By The Open Group
Two years ago, a group of companies from seemingly disparate industries met in San Francisco to discuss the possibility of creating an open standard for process automation. With 30 different companies in attendance at that first meeting, the group quickly recognized the commonalities among them and the need for more flexible manufacturing solutions. Soon after, they launched the Open Process Automation™ Forum (OPAF) under the auspices of The Open Group® to begin work toward developing a standard that would address the common pain points manufacturers in process automation face today.
In January of 2018, the Forum released its first Business Guide, and one year later in January 2019, the Open Process Automation Standard – O-PAS™ Standard – was published. We recently caught up with Forum Director Ed Harrington to discuss what the Forum has been working on and what we can expect to see from the group throughout the rest of 2019. The following is a transcript of that conversation.
For those that are unfamiliar, what is process automation and how does it differ from other types of automation for manufacturing?
We’re dealing primarily with what is known in the industry as continuous process manufacturing, or batch processing, as opposed to what is known as discrete manufacturing. An example of continuous process would be an oil refinery where you start with crude oil and, through chemical transformation, turn it into things like diesel, gasoline and other chemicals. Discrete manufacturing typically produces individual items like automobiles or appliances.
One key element that distinguishes process automation is that it is “always-on.” It’s a non-stop effort. Once the plant stops, the organization stops making money. It’s vitally crucial that the plant keeps operating, hopefully at optimal efficiency. The manufacturer is very much opposed to anything that will cause the plant to shut down because that will result in a direct loss of revenue to the organization.
The same applies to other industries beside oil and gas. It applies in pharmaceutical companies as they go through the whole process of generating the products, packaging them and getting them out the door. That has its own challenges in that a lot is based on how quickly you can get to market. Food and beverage is another example. They do a lot of continuous processing where soda, beer, cereals and all kinds of other food stuff is created from raw materials on a continuous processing basis.
Other industries utilizing process automation technologies would include Pulp and Paper (conversion of wood to paper products); Power Generation and Distribution (fossil fuel, thermal, or water power conversion to energy); and Mining and Minerals is another. They all have to keep things going on a continuous basis, converting one form of resource to an intermediate or end product.
Since the processes are continuous they need to be monitored and controlled. The process automation technology “stack” goes from the lowest level of information needed—usually generated by some sort of sensor (thermostat, flow meter, vibration detector, etc.) to and through a control mechanism that can act based on the results passed up by those sensors. If things are not “normal” then alarms can be set off and corrective action taken – like adjusting the flow to get things back to “normal.”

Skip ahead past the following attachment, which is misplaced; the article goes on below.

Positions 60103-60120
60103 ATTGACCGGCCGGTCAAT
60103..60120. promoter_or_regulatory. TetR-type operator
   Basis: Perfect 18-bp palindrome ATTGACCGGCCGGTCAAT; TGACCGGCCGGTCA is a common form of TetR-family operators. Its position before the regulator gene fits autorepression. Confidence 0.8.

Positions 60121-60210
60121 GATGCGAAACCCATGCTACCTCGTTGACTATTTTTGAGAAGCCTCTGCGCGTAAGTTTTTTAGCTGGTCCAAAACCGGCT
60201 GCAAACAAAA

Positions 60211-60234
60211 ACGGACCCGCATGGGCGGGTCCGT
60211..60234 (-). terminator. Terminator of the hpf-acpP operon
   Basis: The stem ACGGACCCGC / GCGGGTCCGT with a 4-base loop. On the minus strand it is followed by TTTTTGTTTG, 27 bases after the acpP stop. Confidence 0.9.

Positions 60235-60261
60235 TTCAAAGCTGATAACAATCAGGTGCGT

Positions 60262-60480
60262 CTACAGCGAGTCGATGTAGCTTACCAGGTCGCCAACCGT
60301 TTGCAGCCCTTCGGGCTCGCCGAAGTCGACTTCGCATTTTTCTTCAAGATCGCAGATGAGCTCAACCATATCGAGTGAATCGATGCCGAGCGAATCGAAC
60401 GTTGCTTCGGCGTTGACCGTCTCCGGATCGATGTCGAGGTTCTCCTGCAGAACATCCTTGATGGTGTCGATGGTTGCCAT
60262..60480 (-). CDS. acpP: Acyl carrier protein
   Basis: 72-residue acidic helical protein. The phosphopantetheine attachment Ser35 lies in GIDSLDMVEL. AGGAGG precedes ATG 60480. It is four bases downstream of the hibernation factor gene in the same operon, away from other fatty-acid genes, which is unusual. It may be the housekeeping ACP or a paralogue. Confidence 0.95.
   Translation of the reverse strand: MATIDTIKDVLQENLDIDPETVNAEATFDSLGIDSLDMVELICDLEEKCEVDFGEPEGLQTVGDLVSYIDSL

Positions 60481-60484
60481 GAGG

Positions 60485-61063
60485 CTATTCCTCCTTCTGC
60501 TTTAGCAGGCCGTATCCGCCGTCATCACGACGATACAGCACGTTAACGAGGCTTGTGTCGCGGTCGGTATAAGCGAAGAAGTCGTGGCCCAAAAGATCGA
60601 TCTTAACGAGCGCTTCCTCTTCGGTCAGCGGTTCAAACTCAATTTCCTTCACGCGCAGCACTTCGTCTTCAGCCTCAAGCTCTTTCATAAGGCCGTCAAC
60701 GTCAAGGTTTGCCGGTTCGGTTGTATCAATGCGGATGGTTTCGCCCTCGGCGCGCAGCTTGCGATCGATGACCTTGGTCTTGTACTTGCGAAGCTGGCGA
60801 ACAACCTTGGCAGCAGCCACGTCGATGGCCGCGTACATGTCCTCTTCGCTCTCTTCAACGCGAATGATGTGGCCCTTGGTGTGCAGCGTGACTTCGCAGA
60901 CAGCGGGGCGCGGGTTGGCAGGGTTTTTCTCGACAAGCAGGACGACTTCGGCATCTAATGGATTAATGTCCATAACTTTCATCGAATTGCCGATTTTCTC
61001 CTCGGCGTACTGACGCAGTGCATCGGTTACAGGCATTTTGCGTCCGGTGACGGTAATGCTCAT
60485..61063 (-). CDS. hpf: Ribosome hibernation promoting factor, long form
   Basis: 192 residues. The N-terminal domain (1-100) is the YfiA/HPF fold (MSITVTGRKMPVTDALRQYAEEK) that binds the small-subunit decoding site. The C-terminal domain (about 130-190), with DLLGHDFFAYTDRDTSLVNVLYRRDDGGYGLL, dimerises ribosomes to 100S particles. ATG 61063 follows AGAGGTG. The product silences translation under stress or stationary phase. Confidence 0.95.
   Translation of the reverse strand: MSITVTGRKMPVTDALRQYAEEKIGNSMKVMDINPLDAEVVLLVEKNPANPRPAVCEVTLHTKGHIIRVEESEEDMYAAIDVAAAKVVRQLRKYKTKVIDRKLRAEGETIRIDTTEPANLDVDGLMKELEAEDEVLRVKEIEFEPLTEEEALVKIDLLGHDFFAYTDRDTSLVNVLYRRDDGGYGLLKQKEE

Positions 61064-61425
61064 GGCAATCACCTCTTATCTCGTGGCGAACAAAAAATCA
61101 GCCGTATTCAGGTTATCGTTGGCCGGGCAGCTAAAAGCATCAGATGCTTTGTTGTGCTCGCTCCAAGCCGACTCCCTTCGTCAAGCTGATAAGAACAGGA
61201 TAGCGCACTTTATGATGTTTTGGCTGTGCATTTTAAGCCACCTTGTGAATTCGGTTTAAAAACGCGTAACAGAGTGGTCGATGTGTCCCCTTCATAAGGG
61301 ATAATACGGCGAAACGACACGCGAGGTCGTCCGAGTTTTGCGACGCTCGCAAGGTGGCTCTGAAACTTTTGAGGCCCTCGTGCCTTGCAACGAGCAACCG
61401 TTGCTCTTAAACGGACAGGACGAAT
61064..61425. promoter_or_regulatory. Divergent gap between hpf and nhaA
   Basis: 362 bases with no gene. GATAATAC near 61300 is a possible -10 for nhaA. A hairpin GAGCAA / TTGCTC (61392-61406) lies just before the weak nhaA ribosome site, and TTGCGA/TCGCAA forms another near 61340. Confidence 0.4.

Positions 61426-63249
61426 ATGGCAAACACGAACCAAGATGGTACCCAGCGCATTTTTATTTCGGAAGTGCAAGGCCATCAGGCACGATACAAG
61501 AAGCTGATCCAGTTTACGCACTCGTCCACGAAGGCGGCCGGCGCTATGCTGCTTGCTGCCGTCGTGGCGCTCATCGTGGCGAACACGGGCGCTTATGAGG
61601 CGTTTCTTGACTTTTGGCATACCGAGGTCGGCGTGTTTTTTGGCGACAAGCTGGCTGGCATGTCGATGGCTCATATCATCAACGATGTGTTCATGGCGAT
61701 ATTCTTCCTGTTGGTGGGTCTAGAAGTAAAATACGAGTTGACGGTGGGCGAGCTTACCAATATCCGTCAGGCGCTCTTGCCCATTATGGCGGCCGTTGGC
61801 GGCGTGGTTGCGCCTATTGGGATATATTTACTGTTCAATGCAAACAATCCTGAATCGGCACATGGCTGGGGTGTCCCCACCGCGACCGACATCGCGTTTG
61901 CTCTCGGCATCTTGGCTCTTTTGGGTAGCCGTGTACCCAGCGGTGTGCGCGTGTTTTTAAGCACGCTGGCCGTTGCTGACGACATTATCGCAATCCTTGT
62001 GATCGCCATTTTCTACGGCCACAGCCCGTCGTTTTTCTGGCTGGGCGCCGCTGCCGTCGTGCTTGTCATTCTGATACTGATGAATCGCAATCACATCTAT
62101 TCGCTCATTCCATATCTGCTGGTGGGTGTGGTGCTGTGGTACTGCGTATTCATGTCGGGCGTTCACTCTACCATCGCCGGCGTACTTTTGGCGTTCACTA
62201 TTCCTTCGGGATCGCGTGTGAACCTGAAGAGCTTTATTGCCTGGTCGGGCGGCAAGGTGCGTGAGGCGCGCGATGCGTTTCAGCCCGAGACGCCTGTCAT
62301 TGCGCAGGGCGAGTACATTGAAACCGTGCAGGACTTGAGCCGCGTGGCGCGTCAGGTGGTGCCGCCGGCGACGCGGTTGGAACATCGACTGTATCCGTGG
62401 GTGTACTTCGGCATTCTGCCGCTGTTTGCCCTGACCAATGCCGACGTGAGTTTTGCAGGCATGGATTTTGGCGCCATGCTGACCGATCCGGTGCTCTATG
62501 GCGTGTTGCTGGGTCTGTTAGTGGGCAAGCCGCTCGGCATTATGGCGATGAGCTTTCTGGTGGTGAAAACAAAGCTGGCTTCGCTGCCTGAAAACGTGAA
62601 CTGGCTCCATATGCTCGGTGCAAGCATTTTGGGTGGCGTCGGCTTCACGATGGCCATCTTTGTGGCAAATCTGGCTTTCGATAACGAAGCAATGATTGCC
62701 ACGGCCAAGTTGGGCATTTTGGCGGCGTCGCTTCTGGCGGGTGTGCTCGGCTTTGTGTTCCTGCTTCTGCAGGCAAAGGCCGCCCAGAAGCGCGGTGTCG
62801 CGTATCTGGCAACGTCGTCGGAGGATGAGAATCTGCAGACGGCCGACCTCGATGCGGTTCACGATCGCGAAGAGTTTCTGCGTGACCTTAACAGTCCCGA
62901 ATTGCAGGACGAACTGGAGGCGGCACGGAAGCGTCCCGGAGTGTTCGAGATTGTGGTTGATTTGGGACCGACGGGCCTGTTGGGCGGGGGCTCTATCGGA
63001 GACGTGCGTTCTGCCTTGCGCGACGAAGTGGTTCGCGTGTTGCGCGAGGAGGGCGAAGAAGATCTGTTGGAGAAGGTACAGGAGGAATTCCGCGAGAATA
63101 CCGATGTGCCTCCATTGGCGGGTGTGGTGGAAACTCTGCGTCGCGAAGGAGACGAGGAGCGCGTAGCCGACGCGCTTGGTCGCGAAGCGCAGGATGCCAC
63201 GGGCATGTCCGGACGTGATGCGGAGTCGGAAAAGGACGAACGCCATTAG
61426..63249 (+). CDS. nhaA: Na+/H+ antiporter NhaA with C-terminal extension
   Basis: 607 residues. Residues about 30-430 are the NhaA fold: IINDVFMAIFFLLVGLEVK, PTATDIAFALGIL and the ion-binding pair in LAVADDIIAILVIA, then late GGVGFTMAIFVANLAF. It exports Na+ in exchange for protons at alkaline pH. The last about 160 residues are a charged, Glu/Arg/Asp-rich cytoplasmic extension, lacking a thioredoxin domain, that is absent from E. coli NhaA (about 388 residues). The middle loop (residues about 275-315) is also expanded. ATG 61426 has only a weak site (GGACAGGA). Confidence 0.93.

Also, another area that is very critical, especially within portions of the industry, is safety because these kinds of facilities—power generation, petrochemical plants, refineries—are all becoming targets of cybersecurity attacks. So you have to have built-in very high security measures to ensure the continuous safety of the facilities.
OPAF released its first Business Guide at the beginning of 2018. Since then, what has the Forum been working on?
In May, we published a high-level Requirements Whitepaper that took a look at the end-user “pain-points” that needed to be addressed by the Forum.
Last June, we published the first Snapshot of our Technical Standard. What we’ve been working on for the bulk of the year is the O-PAS™ Standard Version 1.0, A Preliminary Standard of The Open Group. The Standard has now been published. Its primary focus is on interoperability and leverages our concept of a “Standard-of-Standards” utilizing ISA 62443 for Security, OPC UA for Communications and DMTF Redfish for Systems Management. It is available in The Open Group Library here.
More than most Forums of The Open Group, OPAF crosses many vertical industries. Why are so many industries interested in creating an open standard for process automation that they can all use?
Basically the same type of equipment and processes are used in these multiple industries, and the number of suppliers to those industries is highly limited. Each has a complete “stack” that goes all the way from a device like a thermostat (they don’t manufacture the devices but consume the signals coming from them) all the way up to supplying information to a separate MRP (material requirements planning) system.
The problem is that these systems are proprietary and not easily replaceable—and certainly not on a heterogeneous basis. So, for instance, if you like a basic control system from one supplier, but you really like the HMI (Human Machine Interface) from another, you can’t put the two together. This also limits the insertion of new innovations that are not supplied by your chosen supplier.
What we’re trying to do is find the logical points in that supplier stack to break this chain and develop a set of standard interfaces. We’re not trying to replicate any of the IP of those suppliers, but what we want to do is develop appropriate interfaces so that the end users can move closer to a “plug-and-play” environment rather than be tied-in to a single vendor.